Children do not want to be tricked. Tricks such as hiding ‘extra’ vegetables in spaghetti sauce and or supplements in a child’s favourite drink do sometimes work but can also backfire. Sometimes, after finding ‘additions’ to familiar favourites, children learns to be suspicious of all foods and will limit their diet even further. This strategy probably works best when the sensory characteristic the child is focusing on is the ‘look’ of the food. If a child is more sensitive to the smell, taste or texture of a food, it may be harder to make ‘additions’ because they are usually easier for the child to detect. Be cautious when using this strategy. Do let your child try sauces with their food, if this helps them to accept and tolerate new foods.
Eating and feeding problems can sometimes dominate family life. It is easy to be overwhelmed when eating problems are severe and are so closely tied to your child’s health and development. The fact that mealtime occurs at least three times a day, and families and children are not always able to eat at home, adds to the stress.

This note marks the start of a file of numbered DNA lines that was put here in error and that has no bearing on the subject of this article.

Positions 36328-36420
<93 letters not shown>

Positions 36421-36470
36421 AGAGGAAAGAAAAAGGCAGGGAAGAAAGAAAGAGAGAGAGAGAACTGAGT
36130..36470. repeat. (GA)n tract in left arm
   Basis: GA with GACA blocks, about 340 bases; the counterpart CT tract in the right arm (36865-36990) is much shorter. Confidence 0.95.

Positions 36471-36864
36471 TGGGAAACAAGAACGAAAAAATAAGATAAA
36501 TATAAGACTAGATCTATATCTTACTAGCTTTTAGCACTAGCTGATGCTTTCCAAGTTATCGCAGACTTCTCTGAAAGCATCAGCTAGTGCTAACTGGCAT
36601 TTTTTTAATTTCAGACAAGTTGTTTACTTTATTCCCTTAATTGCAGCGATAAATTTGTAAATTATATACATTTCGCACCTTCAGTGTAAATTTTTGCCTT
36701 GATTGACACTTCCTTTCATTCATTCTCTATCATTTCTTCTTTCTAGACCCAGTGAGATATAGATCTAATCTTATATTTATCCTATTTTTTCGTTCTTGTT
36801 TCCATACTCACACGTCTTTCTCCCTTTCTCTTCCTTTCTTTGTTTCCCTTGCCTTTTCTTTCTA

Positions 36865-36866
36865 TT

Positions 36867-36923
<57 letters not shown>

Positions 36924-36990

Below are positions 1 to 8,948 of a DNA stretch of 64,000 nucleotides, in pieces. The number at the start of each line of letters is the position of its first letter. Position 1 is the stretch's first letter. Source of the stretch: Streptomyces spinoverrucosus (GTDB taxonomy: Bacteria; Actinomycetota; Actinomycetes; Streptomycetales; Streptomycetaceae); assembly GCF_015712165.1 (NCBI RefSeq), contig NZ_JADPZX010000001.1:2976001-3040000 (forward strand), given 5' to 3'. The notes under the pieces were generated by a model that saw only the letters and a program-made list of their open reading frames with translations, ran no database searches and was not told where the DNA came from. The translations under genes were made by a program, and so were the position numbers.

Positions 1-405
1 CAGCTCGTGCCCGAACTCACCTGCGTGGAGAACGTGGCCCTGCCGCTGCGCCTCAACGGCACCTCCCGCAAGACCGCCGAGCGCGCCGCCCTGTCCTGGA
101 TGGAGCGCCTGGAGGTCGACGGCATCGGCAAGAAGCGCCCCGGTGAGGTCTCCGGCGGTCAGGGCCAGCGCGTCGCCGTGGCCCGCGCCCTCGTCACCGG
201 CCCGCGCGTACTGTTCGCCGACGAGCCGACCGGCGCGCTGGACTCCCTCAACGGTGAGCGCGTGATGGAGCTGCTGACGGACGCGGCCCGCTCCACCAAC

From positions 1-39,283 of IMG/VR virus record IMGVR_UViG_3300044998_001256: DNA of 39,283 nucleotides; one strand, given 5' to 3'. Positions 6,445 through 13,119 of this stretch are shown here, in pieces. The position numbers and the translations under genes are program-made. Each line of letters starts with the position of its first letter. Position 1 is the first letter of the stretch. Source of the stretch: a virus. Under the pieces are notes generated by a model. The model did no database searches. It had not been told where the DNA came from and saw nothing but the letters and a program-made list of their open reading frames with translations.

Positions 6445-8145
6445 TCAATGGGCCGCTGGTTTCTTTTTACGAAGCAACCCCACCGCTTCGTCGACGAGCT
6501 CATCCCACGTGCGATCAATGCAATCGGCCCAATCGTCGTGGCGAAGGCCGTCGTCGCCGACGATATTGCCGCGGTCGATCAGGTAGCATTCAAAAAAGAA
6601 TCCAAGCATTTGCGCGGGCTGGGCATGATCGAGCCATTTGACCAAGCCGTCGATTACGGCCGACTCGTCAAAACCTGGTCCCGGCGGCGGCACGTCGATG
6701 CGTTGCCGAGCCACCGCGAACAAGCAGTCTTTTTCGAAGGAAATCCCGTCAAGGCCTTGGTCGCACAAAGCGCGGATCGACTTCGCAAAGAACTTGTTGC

It is essential to rule out any possible underlying medical or behavioural problems which may be affecting your child’s eating patterns. After those areas are addressed, families’ can often tackle the environmental factors by calmly working to desensitise their child to new foods with structure and a non-controlling plan for trying a new food.
The expectation to sit and eat at the table can be structured in small steps and graded so your child is successful. Don’t expect miracles after 10 minutes, an hour, or even a week. Patience and consistency with this process is key to success, however this isn’t always easy, especially when you’ve had a long tiring day!